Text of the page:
The images, along with special video presentations by the Observatory, Discovery, and Mr. Armstrong, will be presented to approximately 700 attendees, including representatives from the DCT’s “first light” institutional partners Boston University (which signed an in-perpetuity agreement with a contribution approaching that of Discovery), the University of Maryland, and the University of Toledo. Other dignitaries making remarks include Lowell Observatory director emeritus Dr. Robert Millis and major project contributor Mr. John Giovale. The master of ceremonies is Mr. Charles Wendt, the Observatory’s deputy director for advancement.

Lowell Observatory is pleased to welcome dignitaries from state and local government, project contractors and event sponsors, current and former Observatory employees and volunteers, Friends of Lowell, and all those who have donated to the construction and acquisition of all the elements needed for this unique project. Testing and commissioning of the Discovery Channel Telescope, which is located 45 miles southeast of Flagstaff near Happy Jack, AZ, will continue for at least another 18 months, as is typical with four-meter class telescopes. Structured scientific research is expected to begin in 2013 or 2014.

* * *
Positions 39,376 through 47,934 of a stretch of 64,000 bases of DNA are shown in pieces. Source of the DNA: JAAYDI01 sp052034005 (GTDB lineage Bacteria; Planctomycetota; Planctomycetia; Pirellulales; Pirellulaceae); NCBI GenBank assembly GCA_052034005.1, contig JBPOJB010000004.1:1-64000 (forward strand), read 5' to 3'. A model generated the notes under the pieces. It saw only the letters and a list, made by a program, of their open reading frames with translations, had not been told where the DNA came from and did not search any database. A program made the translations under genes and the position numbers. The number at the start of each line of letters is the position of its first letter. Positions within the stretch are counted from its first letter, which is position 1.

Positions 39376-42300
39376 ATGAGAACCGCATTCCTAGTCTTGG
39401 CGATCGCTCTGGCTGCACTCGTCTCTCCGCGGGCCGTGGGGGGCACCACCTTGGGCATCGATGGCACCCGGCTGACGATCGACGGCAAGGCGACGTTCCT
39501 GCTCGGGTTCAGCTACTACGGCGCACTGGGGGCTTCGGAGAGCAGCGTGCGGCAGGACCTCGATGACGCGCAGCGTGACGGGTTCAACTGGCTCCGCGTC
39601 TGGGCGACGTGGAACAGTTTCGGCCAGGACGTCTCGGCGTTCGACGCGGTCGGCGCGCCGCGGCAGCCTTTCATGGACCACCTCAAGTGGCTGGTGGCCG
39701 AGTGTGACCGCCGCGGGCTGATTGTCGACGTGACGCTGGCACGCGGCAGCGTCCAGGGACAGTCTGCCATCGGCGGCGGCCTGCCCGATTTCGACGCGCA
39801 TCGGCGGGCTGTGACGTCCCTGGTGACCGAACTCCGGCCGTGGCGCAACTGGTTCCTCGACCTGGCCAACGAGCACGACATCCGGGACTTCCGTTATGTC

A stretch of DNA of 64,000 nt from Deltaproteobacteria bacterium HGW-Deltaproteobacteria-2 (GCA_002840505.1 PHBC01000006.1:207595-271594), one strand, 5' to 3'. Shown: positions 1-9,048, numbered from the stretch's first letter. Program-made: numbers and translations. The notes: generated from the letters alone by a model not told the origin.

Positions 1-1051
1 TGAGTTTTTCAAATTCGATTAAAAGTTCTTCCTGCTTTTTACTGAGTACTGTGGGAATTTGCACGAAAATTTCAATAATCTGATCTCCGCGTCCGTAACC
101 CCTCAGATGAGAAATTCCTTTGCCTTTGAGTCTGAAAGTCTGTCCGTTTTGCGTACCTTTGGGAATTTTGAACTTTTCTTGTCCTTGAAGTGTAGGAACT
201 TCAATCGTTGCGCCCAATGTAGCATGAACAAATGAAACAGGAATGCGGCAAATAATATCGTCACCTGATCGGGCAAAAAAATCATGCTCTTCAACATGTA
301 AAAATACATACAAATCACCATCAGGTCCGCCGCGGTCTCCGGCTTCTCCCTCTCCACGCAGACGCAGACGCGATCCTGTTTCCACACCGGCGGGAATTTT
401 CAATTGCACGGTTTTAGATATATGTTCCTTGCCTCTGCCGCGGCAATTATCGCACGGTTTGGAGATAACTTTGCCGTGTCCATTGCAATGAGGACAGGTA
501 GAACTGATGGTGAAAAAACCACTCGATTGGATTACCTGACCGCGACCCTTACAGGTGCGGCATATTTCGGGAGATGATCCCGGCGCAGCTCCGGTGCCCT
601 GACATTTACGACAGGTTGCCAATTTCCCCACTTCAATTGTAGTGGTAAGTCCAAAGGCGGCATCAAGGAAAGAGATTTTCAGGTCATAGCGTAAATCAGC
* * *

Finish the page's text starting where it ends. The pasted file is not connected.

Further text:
DISCOVERY CHANNEL TELESCOPE SEES ‘FIRST LIGHT’

Discovery Communications and Lowell Observatory today are proud to officially usher in the beginning of the Discovery Channel Telescope era with “The First Light Gala,” on Saturday, July 21. The event celebrates the successful fruition of a two-decades-long visionary effort by the private, non-profit Lowell Observatory to construct a world-class, state-of-the-art research instrument for the 21st century.

“The Discovery Channel Telescope is emblematic of our mission to ignite curiosity and stir the imagination of audiences here and around the globe,” said John Hendricks, Founder and Chairman of Discovery Communications. “The telescope represents ‘discovery’ in both word and deed and we are thrilled to see the amazing places it will take us with breathtaking images and vital new research.”